I hope your answer to both questions was a resounding no, but I know some people are oblivious to their surroundings whatever the situation is before them. In fact, this happened to me the other day when a rude little man reached into the elevator and pressed four immediately after hearing us say we we’re going to eight so we kindly helped him out of the elevator doorway and left him behind to feel shame. People like this are not only ignorant and selfish, but also downright pathetic and should be made to wait the next time something bad happens to them, like an axe to their forehead or a fire hose tied too tightly around their neck.
If an alarm’s ringing in your apartment building and firefighters are going in loaded with heavy equipment and SCBAs (air tanks) on their backs should you walk into the building and get in their way? What if your dog or turtle was still in your apartment or you left the pigs’ knuckles in the frying pan?
Again, I hope you answered no. Normal people get out of the way of firefighters during an emergency situation unless they have pertinent information to share, like which apartment the stove’s left on in or if their grandma’s doing yoga naked in 4B. Some things you need to be mentally prepared for.
If an emergency vehicle’s driving with lights flashing and sirens blaring either behind you or coming towards you should you pull to the side of the road or at the least stop your vehicle before it’s on your ass? What if you might end up sitting through another red light and might miss the first five minutes of Judge Judy as a result?
This time the answer should be yes unless you want a fire truck to do its best monster truck impression on your VW Jetta or you don’t need your hearing, which will be impaired by the air horn pressed incessantly until you are in our dust. You probably won’t be shot the bird physically, but make it understood it is being sent telepathically fourfold.
Feel free to pass this information on to your friends, loved ones and local politicians, unless they’re in the airport restroom because they might take that for something else, the politicians that is (see Larry Craig, US Senator for Idaho).
Man’s best friend has a lot of good uses in this world. Number one is probably being a, well, best friend, but after that our furry possessions perform numerous other tasks on a daily basis for their supposedly smarter two-legged dog license holders.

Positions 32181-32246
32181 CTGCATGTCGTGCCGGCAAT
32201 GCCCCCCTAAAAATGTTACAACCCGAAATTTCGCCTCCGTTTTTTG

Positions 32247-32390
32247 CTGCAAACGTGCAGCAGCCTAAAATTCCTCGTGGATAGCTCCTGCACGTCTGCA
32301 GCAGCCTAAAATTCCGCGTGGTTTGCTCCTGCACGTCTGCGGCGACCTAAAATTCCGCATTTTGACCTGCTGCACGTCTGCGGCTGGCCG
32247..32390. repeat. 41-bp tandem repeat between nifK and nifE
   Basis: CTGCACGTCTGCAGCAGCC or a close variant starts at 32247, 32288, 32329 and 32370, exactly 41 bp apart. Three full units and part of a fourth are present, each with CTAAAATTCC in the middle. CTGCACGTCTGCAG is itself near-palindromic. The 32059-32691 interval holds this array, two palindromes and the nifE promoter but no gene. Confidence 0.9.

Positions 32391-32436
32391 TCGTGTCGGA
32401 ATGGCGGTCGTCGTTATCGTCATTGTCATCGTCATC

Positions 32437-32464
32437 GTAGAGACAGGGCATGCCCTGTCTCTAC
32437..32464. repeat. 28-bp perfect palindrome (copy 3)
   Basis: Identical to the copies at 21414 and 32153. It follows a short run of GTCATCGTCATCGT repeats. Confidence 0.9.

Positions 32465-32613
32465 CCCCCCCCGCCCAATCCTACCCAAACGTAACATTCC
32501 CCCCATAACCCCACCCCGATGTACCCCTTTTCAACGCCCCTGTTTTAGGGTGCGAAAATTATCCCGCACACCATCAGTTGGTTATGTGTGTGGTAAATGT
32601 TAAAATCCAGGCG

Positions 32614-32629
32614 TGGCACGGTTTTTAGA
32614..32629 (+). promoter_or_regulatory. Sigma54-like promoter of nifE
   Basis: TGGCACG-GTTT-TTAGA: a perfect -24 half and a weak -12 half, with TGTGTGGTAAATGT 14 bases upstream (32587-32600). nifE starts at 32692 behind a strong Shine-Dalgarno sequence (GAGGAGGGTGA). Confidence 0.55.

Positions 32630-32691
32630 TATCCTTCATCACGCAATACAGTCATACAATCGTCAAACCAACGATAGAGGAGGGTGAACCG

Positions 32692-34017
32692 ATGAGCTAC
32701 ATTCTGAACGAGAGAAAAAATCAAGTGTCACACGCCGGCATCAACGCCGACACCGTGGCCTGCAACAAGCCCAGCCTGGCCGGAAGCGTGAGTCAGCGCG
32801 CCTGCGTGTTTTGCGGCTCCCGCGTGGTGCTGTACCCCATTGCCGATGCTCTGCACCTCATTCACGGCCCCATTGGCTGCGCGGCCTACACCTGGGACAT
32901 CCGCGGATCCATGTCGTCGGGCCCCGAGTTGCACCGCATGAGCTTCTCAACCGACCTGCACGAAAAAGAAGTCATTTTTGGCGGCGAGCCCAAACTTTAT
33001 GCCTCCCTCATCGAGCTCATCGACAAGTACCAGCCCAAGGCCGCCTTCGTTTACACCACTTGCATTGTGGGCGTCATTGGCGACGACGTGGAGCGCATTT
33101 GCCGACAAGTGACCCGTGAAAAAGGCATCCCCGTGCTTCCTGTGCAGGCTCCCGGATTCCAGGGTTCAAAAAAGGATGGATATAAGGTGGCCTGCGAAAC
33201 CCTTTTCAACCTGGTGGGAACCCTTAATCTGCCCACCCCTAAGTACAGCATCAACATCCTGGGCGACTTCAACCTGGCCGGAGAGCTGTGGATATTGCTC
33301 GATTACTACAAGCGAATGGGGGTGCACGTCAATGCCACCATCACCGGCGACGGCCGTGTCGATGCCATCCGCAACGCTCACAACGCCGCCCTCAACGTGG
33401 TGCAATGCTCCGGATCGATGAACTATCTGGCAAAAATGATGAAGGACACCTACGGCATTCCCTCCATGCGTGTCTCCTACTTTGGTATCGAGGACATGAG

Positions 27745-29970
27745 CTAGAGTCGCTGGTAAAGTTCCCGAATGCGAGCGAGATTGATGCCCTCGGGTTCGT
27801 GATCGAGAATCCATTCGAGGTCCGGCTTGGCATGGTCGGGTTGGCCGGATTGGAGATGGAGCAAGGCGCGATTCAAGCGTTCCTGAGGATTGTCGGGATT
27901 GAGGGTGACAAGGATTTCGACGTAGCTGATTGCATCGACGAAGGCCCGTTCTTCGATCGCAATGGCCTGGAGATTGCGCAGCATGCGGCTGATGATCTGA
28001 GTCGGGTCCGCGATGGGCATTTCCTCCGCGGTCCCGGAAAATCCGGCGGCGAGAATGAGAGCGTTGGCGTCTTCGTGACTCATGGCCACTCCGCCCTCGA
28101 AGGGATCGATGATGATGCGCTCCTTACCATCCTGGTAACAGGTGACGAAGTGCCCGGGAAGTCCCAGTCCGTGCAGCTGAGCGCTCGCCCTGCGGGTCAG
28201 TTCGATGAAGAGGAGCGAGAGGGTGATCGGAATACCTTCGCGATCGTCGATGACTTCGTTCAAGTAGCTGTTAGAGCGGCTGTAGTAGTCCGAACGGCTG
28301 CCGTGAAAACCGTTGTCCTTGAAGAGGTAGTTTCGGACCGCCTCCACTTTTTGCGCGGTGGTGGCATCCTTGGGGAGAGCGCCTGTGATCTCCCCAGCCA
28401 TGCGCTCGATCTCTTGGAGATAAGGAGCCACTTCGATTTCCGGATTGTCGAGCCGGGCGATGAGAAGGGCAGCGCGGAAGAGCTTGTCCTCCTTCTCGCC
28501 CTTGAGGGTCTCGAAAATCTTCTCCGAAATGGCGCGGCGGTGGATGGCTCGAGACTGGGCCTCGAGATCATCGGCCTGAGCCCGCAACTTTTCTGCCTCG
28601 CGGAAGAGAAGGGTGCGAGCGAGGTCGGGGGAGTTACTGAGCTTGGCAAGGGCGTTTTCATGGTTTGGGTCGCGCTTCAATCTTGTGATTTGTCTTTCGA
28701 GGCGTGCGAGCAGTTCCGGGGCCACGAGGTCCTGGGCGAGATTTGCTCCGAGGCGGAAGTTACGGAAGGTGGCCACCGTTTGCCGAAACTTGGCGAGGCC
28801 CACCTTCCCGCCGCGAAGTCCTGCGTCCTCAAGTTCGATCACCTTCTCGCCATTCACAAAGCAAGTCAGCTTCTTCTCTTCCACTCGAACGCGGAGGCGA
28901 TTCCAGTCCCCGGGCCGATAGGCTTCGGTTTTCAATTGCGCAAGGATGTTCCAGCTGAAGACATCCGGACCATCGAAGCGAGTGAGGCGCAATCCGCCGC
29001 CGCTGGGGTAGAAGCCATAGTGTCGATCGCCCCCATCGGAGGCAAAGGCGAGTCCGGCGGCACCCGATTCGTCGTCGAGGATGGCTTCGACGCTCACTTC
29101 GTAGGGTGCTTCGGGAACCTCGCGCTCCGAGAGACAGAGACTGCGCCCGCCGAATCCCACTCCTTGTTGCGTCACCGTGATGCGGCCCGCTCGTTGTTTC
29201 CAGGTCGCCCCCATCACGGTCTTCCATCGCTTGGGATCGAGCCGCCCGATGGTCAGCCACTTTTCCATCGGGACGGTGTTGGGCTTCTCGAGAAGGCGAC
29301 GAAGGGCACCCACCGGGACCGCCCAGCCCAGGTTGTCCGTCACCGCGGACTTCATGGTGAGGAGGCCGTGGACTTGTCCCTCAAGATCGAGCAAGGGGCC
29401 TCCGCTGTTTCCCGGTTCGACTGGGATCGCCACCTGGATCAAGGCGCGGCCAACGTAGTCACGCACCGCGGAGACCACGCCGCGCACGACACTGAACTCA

Like most dogs mine wears many hats, and he looks damn good in them, especially the Stetson accompanied by some spurs. Never mind that, but he does serve many purposes for my family.
He’s a fantastic plaything for the kiddies, you know, something to pull at or climb on or just plain pet and he never shies away from them unless he sees them coming. When he bucks them off when their hand or foot accidentally hits the right spot he looks in my direction for approval and I nod. I figure that he needs to get his licks in, too.
Having our dog around fulfills a lot of basic needs at my house and none of them have anything to do with peanut butter. His thick mane makes a great footrest which is mutually beneficial because my feet stay warm and my corns and warts and whatever the hell else is growing down there scratches his back for him. Stress reliever is a job that my k-9 boy relishes, I think, because he always listens to me, most of the time, and no one else does, most of the time and this makes me feel good. I didn’t even have to beat him to obey, much.
Fertilizer is a job title that most dogs take to heart. Mine’s going for top dog in this field. He’s so proficient at it that I share his talents with my neighbors when they’re sleeping or not home. I have him do this because I think everyone should be empowered the same way I am every time I shovel up a load of yesterday’s Kibbles ‘n Bits. It’s kind of like a Robin Hood thing, but has nothing to do with stealing or gold or anything similar to the story about that tight-wearing freak.
I have to admit that my four-legged boy isn’t as good at one of his chores, being a vacuum for dropped food. The finicky pooch ignores the conveniently dropped veggies while scarfing up the chicken, steak or SPAM. The sad part is that this was exactly the reason why we wanted a dog in the first place, sort of.
One of the most important things a dog can do is protect your home from intruders or Tony Danza. A good watchdog’s priceless as long as he doesn’t eat you or one of your children or was previously owned by Michael Vick. My family thought we had the best because he always barks loudly at people walking by or urinating in our bushes, that is until the other day. It was just a regular night with my wife and I getting cozy on the couch using Fido as a footrest while watching The Girls Next Door when our child’s finger painting masterpiece sailed off of the kitchen wall and made an odd noise. The not-so-brave doggy jumped up, stuck his tail between his legs and whimpered endlessly. I guess that’s what we get for choosing a Golden Retriever.
One day ago was the one-year anniversary of my first post. It almost seems like yesterday… plus 364 other days, which I decided to let the world have a peek at my writing. In the past year I’ve hit the “publish” button 140 times, each one hurled my thoughts and meanderings into the depths of cyberspace for all to see and even scarier, to form an opinion on. As the days went by and the posts accumulated it got easier to hit the button. It went from indigestion to butterflies to anticipation to cockiness to apathy to butterflies and so on.